What do you mean "what method as we using"?

    Thank you for your time and time of everyone else.

    Ken Carpenter

  5. #5
    Dennis Hauch - Freeport, TX, USA Guest

    Barley Handling II

    Ken,

    The pipeline data that you provided is revealing, specifically, the step down in pipe size from 4 in the horizontal section at grade, to 3 in the vertical riser. If indeed this is true it is not surprising that the system is choking at 8 PSI.

    Stepped piping systems are common in high compression systems where velocity control is important, but the pipe is always stepped up in size, never down. Your system, based on the information that you provided, is not a candidate for a stepped piping system.

    Your system should be all 3 or all 4 pipe. In a straight system, at 8 PSI one should expect, arguably, 6,000 lb/hr in a 3 system or 12,000 lb/hr in a 4 system. These are conservative estimates.

    Regards,

    Dennis Hauch

  6. Dennis / Ken,
    On reading this thread I have a question and a comment.
    The effects of reducing the speed of a rotary feeder is not always obvious. In my experience, I have sometimes had to change the rotary feeder speed quite significantly before a change in actual feed rate was noticed. If the feeder then turns too slowly, the cooling fan also turns slowly, and the motor could heat up, unless external cooling is applied. Consider also controlling the feed to the feeder by using a valve arrangement.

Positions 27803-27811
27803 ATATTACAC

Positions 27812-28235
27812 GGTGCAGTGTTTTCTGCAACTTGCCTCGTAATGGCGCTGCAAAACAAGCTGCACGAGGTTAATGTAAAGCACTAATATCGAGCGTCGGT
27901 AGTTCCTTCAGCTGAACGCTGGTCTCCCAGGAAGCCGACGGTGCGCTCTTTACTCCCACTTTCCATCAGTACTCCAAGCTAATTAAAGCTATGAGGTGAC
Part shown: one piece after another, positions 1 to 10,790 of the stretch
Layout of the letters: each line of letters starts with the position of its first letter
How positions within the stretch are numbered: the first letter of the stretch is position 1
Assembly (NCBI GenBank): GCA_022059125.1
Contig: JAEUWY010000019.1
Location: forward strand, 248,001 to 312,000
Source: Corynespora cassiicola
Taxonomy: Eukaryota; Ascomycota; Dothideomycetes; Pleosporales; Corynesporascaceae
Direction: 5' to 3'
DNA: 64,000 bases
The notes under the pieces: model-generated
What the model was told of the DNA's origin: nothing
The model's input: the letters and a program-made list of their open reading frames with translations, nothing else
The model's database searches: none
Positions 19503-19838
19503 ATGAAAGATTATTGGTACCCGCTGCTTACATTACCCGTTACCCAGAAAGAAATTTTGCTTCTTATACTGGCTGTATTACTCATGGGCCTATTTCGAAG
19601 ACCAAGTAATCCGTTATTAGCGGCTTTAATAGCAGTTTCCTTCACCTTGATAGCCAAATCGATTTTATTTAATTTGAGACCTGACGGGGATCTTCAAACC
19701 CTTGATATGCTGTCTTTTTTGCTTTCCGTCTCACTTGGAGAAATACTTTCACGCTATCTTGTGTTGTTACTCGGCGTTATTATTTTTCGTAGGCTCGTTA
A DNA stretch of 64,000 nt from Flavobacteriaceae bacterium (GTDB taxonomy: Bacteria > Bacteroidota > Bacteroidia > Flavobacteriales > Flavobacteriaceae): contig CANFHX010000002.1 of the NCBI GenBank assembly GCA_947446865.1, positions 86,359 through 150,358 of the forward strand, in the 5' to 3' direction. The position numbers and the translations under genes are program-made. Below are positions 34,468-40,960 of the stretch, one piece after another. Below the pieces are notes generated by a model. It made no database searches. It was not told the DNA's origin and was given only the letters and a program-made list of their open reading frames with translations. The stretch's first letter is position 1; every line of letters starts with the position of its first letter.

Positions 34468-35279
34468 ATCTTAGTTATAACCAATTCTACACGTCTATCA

A question for Dennis: You have stated possible conveying rates through 3" and 4" lines. How did you get to these figures? I have always assumed that one would need both pressure and volume of conveying gas (and Mass)to perform the calcs. I am not challenging you, but am open to learning more about this art/science of pneumatic conveying.
    Regards,
    Dave.

  7. #7

    pneumatic conveyor problem

    Hi Dennis/ everyone.

    i am Vincent, new in this forum. i am an engineer doing dust collector and currently working on a pneumatic conveyor project. can anyone help me to size up the system?

    i have to conveyor 10 tonnes of coke breeze per hour, for 500', of which 300' is vertical. there is altogether 8 x 90 deg bends. coke size ranges from 1mm to 3mm. this coke is conveyoed from single source, to 4 separate silos, running exclusively. one at a time. so i decide it will be pressurised conveyor.